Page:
The Superpower for Masses
(It Involves Habits!)
The easiest way to become aware about the performance of anything is to track it.
To progress in any given area, simply begin to track the essential metrics. You don’t have to decide that you’ll be mindful about it. Once you start tracking, you’ll put your attention into it, and it will happen automatically. Focus and results are just natural aftereffects.
It Works Like Magic
Towards the end of my weight loss quest, I decided to keep a food journal. I was just six pounds away from my dream weight, but I hadn’t progressed an ounce during the previous month.
Once I started to note down every scrap of food and every gulp of drink that contained calories, I got an immediate awareness of my calorie intake.
Mind you, I didn’t intend to track calories, I just wanted to track my consumption. Nonetheless, the decision to do it freshened my focus.
I didn’t consciously change my diet. I didn’t change my exercise routine. Yet eight weeks later, I reached my target of 138 lbs.
An additional advantage of tracking is the realization you get when you see accurate data. All too often, we create an incorrect reality in our minds and take action on it; this doesn’t lead to the results we want.
However, the act of gathering and analyzing real‑life data blows away our illusions. As the Bible says: “You shall know the truth and the truth shall set you free.”
In September 2013, I started to track my writing. I was convinced that I write much faster in Polish than in English. A couple of months into this activity, I checked my average word count for writing in both languages. To my amazement the difference was tiny, less than one word per minute. Thanks to this feedback, I overcame another obstacle in my career as an author.
Works Like Meditation… Only Faster
I consider tracking an effective tool in sharpening my awareness. It’s not as effective as, let’s say, half an hour of meditation, but it provides results that I can use to make meaningful changes.
Today’s society loves instant gratification and regards all kinds of intangible practices as suspicious. Tracking is as down-to-earth as you can get. You measure, write down, and analyze.
1. Pick anything you want to progress at.
Anything. Time management, weight loss, a professional skill needed at your job, social relationships, spirituality, fitness performance …
It really doesn’t matter what you choose.
There is a useful metric in any activity. Even in a mystical area like spirituality there is bound to be something you can track. I’m a Christian and I decided to better my spiritual life. I set myself a goal of a ten-minute-long Bible study every day. It’s a very simple and tangible metric. It’s done or it’s not done. I don’t try to count angels on a pinhead or estimate how often I think evil thoughts.
2. The next step is to make tracking as easy as possible.
Your goals shouldn’t be overly ambitious in the first place. Don’t try to exercise in the gym for three hours every day if all you’ve done up to now is a walk to the bus stop, and you don’t really have three hours to allocate without drastically cutting your attention from other things.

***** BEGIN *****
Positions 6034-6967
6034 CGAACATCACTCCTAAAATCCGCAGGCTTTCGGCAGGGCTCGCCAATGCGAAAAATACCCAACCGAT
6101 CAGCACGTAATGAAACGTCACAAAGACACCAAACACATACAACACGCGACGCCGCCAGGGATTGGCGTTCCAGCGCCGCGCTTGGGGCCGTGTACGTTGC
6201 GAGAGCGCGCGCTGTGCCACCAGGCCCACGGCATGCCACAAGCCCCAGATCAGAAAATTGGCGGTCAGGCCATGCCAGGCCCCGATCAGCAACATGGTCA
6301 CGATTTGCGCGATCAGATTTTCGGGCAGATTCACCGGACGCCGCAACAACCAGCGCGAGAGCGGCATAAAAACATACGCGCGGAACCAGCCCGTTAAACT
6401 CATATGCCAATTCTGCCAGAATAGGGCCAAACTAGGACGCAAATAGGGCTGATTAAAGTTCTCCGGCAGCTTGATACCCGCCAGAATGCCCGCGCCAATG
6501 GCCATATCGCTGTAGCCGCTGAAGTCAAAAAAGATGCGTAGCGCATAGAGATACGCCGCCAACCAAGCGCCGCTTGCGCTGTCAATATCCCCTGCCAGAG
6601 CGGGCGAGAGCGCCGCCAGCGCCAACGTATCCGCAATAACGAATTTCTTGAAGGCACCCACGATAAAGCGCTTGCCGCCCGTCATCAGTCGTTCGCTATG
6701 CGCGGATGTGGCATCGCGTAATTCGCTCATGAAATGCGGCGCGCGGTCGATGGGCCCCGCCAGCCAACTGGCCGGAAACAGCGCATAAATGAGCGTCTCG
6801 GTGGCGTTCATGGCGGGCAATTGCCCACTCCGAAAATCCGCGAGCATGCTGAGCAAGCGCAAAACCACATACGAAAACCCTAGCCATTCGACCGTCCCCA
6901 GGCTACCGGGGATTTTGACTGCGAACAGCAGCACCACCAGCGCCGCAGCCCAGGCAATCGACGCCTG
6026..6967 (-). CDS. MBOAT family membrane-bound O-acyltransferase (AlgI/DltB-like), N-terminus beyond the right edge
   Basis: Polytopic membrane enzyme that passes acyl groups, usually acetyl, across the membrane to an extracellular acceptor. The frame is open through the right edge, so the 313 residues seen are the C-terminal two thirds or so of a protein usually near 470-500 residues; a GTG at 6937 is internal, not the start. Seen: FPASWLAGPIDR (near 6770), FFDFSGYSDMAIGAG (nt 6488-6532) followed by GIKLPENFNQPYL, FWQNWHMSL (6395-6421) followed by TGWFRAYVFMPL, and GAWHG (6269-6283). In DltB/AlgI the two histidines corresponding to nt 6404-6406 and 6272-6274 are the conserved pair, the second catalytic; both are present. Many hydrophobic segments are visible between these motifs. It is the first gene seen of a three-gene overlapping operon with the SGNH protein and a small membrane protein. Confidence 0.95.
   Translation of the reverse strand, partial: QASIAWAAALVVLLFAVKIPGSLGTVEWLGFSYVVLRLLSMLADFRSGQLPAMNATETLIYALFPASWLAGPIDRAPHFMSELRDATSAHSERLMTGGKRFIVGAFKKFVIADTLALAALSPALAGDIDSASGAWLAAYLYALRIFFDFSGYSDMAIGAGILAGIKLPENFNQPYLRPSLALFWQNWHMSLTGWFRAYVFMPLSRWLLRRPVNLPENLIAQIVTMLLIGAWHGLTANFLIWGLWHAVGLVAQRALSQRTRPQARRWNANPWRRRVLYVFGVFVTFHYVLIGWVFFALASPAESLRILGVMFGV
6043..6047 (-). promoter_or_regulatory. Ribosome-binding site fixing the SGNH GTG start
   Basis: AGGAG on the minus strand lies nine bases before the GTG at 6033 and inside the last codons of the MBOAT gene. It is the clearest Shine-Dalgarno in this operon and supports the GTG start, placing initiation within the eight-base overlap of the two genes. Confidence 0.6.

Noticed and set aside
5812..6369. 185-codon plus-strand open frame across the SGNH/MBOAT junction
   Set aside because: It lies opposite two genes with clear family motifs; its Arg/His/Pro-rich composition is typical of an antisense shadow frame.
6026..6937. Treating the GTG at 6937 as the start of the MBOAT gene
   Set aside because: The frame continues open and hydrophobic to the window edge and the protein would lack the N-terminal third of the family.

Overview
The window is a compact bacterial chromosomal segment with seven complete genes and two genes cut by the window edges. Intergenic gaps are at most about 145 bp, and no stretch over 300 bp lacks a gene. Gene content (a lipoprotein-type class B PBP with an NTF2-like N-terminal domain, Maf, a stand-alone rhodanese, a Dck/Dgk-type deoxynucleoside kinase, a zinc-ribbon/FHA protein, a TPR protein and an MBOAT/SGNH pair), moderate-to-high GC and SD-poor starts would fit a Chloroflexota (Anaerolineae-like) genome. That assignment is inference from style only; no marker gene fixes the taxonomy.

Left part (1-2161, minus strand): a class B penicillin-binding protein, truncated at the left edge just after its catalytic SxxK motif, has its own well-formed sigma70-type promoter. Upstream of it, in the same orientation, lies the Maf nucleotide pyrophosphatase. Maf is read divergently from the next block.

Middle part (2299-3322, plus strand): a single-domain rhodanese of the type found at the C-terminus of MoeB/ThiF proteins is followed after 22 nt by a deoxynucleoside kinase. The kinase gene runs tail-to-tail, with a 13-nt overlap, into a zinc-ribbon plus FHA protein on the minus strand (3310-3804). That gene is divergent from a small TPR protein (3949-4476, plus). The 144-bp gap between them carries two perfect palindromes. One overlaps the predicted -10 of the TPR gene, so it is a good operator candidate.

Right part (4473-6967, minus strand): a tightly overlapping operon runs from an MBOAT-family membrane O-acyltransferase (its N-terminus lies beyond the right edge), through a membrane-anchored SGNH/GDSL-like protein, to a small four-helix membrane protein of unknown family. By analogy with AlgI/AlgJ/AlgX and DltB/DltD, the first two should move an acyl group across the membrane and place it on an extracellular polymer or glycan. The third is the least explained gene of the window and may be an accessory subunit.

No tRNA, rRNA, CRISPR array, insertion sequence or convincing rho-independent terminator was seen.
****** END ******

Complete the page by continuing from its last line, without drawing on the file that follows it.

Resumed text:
And the tracking of a discipline must be easier than the discipline itself. It’s pointless to start hard and fast just to recognize after a month that you abandoned tracking your small discipline because it overly burdened your schedule or mind. My suggestion is to start slowly and gradually. Expand your tracking activities in both scope and detail according to your progress.
3. Fit tracking into your lifestyle.
Don’t try some elaborate process to track your new habit. If tracking habits is to seamlessly fit into your day, the actions have to come naturally to you.
For example, if you are a tech geek and your mobile is an integral part of you, find some appropriate app for this purpose. If you are old‑school, use pen and paper. With just a small sheet of paper, you can track anything.
I can’t imagine a recording system simpler than pen and paper. With the pen in my hand, I used to track my food intake, how I spent my day, and my ten-minute habits.
You do something and immediately write it down. You can also use tools that track your activities in the background, such as Fitbit, which registers in the cloud the number of steps you took or the length and quality of your sleep. Of course, to track like that, you do have to keep the gadget with you all the time. It certainly beats counting your steps in your head.
I spend half my life in front of my computer, so I track many activities using computer files. I love the convenience and how easy it is to analyze the data. But the other half of my life I’m away from my computer, so I use a pocket notepad to jot down the metrics I track (like expenses) and I enter them into a digital file later.
By using both digital recording and paper recording, I could track activities wherever I was, without needing 24/7 digital access.
Tracking is a Silver Bullet
At least for habits development.
It’s impossible to track your habits consistently and not make progress.
A few random results I achieved thanks to tracking:
-I beat over 170 personal fitness records (like 159 consecutive pushups),
-I lost those last stubborn 6 pounds,
- I developed more than two dozen daily habits, from studying the Bible for 10 minutes to writing 1,000 words a day; I approach 1,000 consecutive days (streaks) with a couple of them.
Originally published at Quora.com